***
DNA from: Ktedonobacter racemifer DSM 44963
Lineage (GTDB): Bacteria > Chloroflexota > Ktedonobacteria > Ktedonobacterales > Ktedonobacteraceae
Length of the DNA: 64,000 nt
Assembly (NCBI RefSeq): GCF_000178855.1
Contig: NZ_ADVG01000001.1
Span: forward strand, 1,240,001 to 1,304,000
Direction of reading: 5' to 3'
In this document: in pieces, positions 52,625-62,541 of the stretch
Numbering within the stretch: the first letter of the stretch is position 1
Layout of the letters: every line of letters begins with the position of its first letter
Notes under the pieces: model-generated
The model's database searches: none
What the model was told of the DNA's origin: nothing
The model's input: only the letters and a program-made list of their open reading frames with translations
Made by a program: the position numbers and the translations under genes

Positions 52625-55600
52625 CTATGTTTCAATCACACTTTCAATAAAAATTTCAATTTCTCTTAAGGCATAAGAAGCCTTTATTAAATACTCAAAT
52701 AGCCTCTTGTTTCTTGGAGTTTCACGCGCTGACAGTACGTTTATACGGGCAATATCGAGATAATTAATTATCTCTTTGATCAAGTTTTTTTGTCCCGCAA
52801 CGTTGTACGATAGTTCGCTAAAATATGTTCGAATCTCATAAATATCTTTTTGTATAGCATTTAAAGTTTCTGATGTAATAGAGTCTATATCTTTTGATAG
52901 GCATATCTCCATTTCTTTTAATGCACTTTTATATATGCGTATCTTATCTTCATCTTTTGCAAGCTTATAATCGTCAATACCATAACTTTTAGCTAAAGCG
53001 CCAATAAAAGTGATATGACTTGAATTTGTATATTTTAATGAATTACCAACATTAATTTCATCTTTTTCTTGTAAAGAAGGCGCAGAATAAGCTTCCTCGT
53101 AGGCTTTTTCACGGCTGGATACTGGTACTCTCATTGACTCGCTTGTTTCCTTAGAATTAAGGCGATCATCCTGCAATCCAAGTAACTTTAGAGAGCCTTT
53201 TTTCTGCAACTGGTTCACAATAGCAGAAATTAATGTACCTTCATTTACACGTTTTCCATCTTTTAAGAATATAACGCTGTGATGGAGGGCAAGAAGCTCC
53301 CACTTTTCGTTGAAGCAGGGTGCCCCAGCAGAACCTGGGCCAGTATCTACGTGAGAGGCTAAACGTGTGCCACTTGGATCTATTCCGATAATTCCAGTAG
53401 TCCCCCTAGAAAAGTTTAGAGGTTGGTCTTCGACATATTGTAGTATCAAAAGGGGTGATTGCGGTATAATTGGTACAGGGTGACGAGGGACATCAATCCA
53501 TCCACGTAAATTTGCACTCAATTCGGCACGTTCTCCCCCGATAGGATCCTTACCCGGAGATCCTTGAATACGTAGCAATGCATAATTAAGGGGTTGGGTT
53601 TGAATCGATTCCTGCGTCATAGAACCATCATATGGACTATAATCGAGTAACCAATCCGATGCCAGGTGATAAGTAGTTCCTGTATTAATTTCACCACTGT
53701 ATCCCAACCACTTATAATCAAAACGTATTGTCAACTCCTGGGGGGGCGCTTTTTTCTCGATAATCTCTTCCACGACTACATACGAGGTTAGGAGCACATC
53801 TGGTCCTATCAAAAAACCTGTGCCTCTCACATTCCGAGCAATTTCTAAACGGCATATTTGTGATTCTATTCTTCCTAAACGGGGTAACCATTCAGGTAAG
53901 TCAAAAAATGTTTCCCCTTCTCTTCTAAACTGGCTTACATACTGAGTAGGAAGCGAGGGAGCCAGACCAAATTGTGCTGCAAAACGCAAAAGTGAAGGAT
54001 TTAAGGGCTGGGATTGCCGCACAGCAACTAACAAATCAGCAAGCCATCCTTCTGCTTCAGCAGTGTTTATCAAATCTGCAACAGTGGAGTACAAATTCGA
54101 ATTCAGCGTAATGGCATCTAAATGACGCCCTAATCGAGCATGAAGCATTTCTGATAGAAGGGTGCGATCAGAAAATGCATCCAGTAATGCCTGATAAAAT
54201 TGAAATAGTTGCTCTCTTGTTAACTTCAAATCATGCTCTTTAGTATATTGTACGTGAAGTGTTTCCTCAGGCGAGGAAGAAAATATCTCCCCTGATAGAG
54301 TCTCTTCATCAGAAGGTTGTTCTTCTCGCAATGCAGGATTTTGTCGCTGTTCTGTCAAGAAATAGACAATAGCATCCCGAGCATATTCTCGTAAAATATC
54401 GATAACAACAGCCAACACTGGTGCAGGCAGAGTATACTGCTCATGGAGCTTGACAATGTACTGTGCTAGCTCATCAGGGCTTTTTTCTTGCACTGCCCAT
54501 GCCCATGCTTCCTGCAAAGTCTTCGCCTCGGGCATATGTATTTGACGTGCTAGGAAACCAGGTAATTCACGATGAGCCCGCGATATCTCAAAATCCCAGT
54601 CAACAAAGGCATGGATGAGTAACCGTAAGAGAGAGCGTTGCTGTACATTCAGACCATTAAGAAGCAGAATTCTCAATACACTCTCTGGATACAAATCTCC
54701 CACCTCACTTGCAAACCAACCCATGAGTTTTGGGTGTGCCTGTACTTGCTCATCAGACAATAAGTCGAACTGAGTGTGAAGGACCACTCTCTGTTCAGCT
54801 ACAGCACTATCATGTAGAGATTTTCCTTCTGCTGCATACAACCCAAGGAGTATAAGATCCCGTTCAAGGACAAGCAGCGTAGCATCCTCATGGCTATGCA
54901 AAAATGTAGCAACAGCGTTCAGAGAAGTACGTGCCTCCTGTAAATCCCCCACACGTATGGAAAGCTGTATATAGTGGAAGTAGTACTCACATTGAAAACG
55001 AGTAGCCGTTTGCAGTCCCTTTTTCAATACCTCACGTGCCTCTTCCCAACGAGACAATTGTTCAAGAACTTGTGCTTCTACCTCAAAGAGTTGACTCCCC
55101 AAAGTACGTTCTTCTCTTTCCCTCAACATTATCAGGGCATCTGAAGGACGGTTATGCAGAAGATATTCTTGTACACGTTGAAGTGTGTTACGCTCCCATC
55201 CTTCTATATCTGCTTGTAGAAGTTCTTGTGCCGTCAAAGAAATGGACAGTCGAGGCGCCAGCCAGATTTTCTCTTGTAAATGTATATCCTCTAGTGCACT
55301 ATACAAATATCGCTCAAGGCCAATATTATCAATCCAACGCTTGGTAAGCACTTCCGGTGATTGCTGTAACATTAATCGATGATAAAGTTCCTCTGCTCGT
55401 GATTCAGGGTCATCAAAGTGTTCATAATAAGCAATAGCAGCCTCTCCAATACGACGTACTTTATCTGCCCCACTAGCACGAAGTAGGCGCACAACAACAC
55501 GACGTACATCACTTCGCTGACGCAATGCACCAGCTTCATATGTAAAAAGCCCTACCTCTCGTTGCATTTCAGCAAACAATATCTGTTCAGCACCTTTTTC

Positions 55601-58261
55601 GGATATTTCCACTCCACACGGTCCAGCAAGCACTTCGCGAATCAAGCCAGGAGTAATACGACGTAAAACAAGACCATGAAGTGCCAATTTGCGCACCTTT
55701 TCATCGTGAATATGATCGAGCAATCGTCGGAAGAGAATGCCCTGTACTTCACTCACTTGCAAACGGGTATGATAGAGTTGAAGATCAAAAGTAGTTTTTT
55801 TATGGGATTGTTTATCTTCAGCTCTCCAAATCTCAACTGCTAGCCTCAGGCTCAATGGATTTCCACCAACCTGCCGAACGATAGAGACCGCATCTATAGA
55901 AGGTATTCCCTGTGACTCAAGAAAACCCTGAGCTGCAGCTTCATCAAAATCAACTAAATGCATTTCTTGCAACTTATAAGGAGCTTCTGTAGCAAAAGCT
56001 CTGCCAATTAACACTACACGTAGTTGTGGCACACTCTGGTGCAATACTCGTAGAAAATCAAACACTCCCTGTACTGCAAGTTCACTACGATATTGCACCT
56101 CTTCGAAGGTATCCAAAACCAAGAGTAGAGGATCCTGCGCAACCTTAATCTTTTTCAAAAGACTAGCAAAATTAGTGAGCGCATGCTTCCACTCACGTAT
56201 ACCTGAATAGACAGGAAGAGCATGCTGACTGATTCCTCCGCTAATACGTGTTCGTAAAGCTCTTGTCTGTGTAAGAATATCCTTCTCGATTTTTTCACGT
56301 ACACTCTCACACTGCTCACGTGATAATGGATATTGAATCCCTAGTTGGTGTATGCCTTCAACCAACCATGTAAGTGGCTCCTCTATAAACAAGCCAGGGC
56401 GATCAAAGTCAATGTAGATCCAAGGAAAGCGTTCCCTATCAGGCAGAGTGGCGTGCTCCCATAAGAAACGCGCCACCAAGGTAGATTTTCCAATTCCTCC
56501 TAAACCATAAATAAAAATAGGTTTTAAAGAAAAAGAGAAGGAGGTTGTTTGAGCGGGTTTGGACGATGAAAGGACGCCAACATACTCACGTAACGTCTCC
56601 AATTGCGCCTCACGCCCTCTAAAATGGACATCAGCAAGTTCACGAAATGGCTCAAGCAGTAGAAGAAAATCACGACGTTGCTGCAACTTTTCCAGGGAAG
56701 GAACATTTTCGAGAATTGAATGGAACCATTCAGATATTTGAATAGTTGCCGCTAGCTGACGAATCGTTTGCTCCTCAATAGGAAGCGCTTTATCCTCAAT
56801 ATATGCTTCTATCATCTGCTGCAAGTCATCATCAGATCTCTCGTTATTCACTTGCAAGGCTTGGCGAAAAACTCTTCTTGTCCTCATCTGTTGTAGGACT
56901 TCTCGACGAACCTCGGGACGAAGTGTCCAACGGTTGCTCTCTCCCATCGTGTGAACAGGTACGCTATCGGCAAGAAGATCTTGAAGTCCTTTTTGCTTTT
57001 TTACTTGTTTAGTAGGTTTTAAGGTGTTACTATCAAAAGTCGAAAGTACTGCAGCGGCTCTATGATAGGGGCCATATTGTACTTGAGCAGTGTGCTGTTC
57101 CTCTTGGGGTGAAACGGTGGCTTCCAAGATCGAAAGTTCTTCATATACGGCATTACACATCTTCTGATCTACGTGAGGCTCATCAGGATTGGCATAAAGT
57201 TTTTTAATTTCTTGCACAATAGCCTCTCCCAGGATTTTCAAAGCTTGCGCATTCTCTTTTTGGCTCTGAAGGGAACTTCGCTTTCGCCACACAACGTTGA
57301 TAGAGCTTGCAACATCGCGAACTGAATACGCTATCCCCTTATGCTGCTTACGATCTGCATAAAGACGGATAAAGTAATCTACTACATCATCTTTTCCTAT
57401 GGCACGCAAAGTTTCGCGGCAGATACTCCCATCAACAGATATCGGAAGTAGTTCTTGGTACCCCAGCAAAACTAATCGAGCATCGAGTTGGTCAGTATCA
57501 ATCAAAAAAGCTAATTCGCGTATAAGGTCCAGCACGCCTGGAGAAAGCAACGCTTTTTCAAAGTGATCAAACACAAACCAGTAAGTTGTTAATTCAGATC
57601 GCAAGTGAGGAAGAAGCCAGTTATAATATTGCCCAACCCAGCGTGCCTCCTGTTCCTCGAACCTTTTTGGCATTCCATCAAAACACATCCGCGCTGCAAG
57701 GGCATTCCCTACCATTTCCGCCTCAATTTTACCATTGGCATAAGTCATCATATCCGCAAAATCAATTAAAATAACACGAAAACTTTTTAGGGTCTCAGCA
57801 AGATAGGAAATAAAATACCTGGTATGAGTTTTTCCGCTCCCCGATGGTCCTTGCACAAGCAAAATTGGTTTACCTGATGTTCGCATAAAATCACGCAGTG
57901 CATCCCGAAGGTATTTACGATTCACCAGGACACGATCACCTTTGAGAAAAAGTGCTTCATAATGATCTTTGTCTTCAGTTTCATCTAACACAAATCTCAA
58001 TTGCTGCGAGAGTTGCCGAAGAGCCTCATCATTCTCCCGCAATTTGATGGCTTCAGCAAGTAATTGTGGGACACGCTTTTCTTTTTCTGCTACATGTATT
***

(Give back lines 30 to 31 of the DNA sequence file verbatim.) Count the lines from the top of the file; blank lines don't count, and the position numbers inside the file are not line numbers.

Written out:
53901 TCAAAAAATGTTTCCCCTTCTCTTCTAAACTGGCTTACATACTGAGTAGGAAGCGAGGGAGCCAGACCAAATTGTGCTGCAAAACGCAAAAGTGAAGGAT
54001 TTAAGGGCTGGGATTGCCGCACAGCAACTAACAAATCAGCAAGCCATCCTTCTGCTTCAGCAGTGTTTATCAAATCTGCAACAGTGGAGTACAAATTCGA